It’s holiday season again and your VA is probably trying to arrange a substitute to cover school holiday cover and trips to the seaside. Some are even going on package holidays abroad.
How do you feel about your VA arranging a substitute?
Some clients get very nervous about this. Your first instinct may be to say “No – I hired you and it is you and only you I want”. You may have all sorts of legitimate concerns about how a substitute could handle the work, data security and client confidentiality.
Before you make that decision, there are some things you really ought to consider:
Not permitting substitutes has consequences
If your VA is not allowed to send a suitably qualified substitute then you are treating them as a worker or an employee.
If your VA is not running a company this can mean you run the risk of HMRC deciding they should be on PAYE (with all the back tax penalties that can involve) or deciding that your VA is a worker entitled to statutory holidays (and other rights). This can result in you being fined for non-payment/late payment of tax.
If you think this can’t happen then you need to check out what has happened to Hermes, Deliveroo and Pimlico Plumbers (along with many others) who controlled their freelancers in a such a way it made them workers and/or employees.
The right to send suitably qualified substitutes is one of the tests that employment tribunals and HRMC use to work out who is a genuinely self-employed business owner compared to ‘workers’ or employees. If you never permit this you may run into serious trouble with tax over the longer haul.
If your VA has a company that does not get you out of trouble. The IR35 rules can mean you ought to be deducting money under IR35 if your relationship is one of ‘disguised employment’.
Whilst sending a substitute is not the only test, it is a significant one and you should only refuse this proposal if there are other concerns.
GDPR and substitution
If your VA has access to confidential information – particular client information or data that identifies living individuals, you should already be properly contracted with them for data security in line with GDPR. You will also need to have given them written instructions on how to process this data. This may be a separate Data Processing Agreement or part of your contracting and booking process.
You should check if your VA has made similar provision with their substitute by having a proper and secure contract with them and passing on your written instructions to their substitute.
Both your VA and their substitute should have a functioning knowledge of GDPR and how to apply it (and you should too!).
Create new logins
Create new individual logins for your the VA substitute so you can make sure you can see clearly what they are accessing and doing. Login sharing makes tracking really difficult and should only be done when there is really no alternative.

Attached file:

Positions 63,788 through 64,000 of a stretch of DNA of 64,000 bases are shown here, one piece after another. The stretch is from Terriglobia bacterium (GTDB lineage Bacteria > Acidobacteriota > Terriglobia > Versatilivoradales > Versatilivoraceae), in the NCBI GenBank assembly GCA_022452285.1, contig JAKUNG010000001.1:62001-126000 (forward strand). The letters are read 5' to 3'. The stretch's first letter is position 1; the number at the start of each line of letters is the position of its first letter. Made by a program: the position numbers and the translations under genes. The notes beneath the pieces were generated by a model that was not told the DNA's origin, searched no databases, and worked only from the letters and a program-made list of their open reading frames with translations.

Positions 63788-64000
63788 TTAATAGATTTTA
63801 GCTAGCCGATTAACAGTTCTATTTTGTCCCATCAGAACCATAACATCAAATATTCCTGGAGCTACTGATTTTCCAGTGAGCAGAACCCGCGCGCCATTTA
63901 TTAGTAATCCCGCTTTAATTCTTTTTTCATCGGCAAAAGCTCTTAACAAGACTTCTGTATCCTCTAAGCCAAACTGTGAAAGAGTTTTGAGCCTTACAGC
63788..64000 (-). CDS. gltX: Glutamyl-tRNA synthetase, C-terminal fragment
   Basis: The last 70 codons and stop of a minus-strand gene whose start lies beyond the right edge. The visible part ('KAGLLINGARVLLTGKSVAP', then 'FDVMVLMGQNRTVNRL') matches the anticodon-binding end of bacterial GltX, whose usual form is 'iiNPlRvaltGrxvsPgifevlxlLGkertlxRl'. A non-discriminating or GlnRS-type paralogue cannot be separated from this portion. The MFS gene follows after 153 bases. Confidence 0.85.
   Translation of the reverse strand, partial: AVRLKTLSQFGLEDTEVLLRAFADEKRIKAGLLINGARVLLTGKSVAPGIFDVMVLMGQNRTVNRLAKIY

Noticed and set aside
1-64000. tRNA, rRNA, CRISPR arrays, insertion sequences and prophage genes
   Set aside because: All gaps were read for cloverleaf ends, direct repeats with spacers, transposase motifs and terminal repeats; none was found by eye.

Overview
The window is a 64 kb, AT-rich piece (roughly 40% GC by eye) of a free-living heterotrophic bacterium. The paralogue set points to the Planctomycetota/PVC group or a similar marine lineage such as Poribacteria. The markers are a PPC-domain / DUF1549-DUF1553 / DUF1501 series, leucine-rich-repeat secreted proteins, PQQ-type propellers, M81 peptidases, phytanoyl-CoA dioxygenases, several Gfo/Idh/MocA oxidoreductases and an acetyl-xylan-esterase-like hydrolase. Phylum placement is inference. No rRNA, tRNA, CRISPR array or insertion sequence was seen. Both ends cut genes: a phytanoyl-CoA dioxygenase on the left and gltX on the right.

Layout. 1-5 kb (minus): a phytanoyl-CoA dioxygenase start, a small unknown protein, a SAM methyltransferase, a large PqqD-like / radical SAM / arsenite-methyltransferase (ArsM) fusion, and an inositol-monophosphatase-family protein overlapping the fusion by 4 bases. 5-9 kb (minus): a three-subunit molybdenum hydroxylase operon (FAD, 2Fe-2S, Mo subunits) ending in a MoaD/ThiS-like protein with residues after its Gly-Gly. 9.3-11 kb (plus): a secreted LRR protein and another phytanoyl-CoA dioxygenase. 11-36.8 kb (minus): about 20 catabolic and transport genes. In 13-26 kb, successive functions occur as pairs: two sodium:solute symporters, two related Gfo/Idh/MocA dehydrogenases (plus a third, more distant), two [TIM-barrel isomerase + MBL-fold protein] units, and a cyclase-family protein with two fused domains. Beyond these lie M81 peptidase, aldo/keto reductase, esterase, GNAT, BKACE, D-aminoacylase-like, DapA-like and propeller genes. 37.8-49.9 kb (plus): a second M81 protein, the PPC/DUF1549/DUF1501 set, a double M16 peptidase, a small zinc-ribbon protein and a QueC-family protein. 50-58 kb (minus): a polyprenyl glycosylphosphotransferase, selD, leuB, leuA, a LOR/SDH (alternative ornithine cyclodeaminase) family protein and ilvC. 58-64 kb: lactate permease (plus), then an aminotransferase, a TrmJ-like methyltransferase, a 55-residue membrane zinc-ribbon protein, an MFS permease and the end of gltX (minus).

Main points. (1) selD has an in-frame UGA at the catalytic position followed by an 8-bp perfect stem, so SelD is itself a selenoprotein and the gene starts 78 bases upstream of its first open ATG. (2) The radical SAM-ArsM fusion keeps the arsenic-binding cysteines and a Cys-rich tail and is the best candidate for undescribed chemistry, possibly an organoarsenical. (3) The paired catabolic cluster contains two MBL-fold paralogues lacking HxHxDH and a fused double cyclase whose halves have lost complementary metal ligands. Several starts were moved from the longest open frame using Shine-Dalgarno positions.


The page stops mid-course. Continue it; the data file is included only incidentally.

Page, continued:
Check who is paying
Normally you would pay their VA and they would pay their substitute. You might want to check who is paying who but the standard set up is of the primary VA paying the substitute is what you can expect.
What is a suitably qualified candidate?
Your VA will present you with one or more substitutes. It is quite common to find one for one element of the role and another substitute for another. Sometimes if you are not buying a large number of weekly hours, one substitute will be able to manage all your tasks. Your substitute VA will need to be briefed by your regular VA on exactly how you like things to work. This will be something the VA takes the time to do out of their own time. This is part of running their VA business after all.
The substitute should have the appropriate skill set to handle your work. For many tasks a VA undertakes these are ‘mechanical’ or ‘technical’ skills. Your VA should make sure their substitutes have those skills. Experienced VAs will also produce a file of ‘how you like things’. You can go through it with them. It will cover things like whether you prefer a formal or informal style, what level of client contact is needed and so on.
Should you be worried?
You should always be careful about who is given access to your company information and who has contact with your clients.
But, if you are working on the basis that only ‘your’ VA can do all the tasks you need, then you really are on the wrong page when it comes to how the VA industry works. It is great that you value and trust your VA.
But your VA is in business too – just like you. If you want your VA to operate in a professional and resilient way then having substitutes to step into the breach – whether for holidays, sickness, or other reasons – is part of that professional package.
Your VA should be carrying professional indemnity insurance and if you ask them to make sure the associate carries their own (or adds them to their own policy) you have additional peace of mind that if something does go wrong, both your VA and you are covered.
Drop-ins for supervision
Most VAs will organise a drop-in supervision call with their substitutes (yes even when on holiday) to make sure everything is running smoothly. They are a dedicated group of people. You can ask when this is scheduled to be and let your VA know any concerns you may have that can’t wait till their return.
Rest helps deliver customer service
Having a break enables your VA to recharge batteries and deliver even better service when they get back. So if you want to be known as a great client (and who wouldn’t) don’t contact your VA during their vacation time unless it is really is life-threatening or business threateningly urgent. Contact the substitute. They will always be able to pass things back to your VA if it really is that bad.
And while you’re at it, why not plan your own vacation? We all need time away from our desks and phones.